Oh, Thomas Bartlett
It was also the kind of landmark record that can be very difficult to
follow. Cave and his band, the Bad Seeds, released their next studio album in
2001, "No More Shall We Part," a dense, intricately complicated record that had
a few brilliant moments, but for the most part felt overworked, overthought, and
stale. Last year came "Nocturama," a sloppy, indifferently written record that
replaced overthinking with thoughtlessness and was easily the worst that Cave
had ever made. It began to look as though "The Boatman's Call" might have marked
not only the highpoint of Cave's career but also the beginning of its rapid
Earlier this year, I met with Cave as he prepared to release his two-CD
record set -- "Abattoir Blues" and "The Lyre of Orpheus." He spoke at length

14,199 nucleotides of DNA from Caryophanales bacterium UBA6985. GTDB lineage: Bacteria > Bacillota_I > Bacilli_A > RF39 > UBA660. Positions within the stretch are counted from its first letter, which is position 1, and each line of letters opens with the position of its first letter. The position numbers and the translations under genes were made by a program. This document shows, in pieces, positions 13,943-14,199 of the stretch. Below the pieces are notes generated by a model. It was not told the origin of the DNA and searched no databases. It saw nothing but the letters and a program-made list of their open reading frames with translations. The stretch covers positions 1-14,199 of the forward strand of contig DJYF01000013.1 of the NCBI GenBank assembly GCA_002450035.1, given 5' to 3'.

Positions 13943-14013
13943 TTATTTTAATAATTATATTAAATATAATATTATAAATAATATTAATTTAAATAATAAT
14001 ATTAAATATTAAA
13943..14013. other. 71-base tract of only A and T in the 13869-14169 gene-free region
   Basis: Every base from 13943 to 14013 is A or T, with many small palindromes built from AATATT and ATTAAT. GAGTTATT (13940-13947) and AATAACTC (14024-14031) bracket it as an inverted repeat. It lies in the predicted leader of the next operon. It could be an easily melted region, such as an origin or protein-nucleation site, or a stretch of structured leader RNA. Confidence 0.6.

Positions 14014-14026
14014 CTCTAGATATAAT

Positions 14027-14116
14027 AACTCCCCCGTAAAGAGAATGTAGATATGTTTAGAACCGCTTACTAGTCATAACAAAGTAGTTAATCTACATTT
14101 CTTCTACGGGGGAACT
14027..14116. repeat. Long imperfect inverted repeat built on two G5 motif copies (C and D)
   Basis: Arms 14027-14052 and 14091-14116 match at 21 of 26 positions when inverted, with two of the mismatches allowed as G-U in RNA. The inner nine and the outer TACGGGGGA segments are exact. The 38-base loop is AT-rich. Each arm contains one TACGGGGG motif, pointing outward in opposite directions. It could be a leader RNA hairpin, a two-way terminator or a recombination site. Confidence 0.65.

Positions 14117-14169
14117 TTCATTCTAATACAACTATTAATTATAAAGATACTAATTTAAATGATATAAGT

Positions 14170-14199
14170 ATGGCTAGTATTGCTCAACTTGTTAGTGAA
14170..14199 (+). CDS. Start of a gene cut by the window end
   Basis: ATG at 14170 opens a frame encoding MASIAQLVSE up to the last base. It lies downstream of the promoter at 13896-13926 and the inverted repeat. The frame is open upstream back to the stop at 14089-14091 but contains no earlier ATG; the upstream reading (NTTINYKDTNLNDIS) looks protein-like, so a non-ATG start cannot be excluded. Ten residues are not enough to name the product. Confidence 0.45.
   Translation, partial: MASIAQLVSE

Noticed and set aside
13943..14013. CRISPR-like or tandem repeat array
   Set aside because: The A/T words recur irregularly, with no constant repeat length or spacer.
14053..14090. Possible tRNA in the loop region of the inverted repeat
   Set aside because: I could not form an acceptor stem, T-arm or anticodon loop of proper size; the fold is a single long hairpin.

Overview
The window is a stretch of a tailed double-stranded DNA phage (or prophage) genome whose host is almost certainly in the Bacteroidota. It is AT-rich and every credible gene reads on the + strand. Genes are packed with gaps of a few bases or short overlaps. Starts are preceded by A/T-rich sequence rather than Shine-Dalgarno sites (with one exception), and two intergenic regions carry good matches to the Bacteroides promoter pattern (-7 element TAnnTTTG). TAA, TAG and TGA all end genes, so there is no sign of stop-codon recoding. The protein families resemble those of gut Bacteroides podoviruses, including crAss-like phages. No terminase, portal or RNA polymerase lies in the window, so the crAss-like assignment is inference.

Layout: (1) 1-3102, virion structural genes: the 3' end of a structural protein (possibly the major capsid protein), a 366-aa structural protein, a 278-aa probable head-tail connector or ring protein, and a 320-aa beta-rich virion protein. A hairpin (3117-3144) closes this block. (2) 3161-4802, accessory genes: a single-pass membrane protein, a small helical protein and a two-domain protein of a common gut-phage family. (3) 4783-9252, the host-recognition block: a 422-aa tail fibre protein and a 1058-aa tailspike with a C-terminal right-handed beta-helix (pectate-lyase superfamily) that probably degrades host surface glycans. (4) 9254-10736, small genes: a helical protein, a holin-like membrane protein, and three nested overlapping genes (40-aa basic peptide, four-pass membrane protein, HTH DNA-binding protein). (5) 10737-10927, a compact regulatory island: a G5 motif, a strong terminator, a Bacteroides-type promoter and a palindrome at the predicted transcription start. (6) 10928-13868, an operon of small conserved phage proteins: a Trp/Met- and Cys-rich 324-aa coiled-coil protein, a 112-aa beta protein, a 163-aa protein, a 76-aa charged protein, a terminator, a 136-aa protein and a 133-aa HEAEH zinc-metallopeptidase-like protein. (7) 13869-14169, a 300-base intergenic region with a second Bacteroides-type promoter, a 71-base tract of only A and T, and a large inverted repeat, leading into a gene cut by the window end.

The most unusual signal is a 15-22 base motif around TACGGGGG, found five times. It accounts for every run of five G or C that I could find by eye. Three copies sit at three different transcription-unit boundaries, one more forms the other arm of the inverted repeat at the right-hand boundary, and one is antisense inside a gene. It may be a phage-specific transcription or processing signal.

about the progression from "The Boatman's Call" to the present, and while he
didn't, in so many words, say that his last two records were bad, his tone --
and his inability to even remember one of the titles -- made it clear that his
esteem for them may be as limited as mine.
Translation: "even though there's no "proof" of this in the article, I got the distinct feeling
that the musician's opinion of his work was exactly the same as my opinion of his work. Sounds incredible, right? Especially given that musicians don't often dislike things they've made and I irrationally hated the last two albums? But true! Sure, there's no basis for that, but you just had to be there, with me, and Nick Cave...it was awesome, by the way."
I also like an ostensibly interview-based article in which quotes from the subject appear in less than one-third of the paragraphs therein. What's that other 2/3 about? Oh, you know...stuff.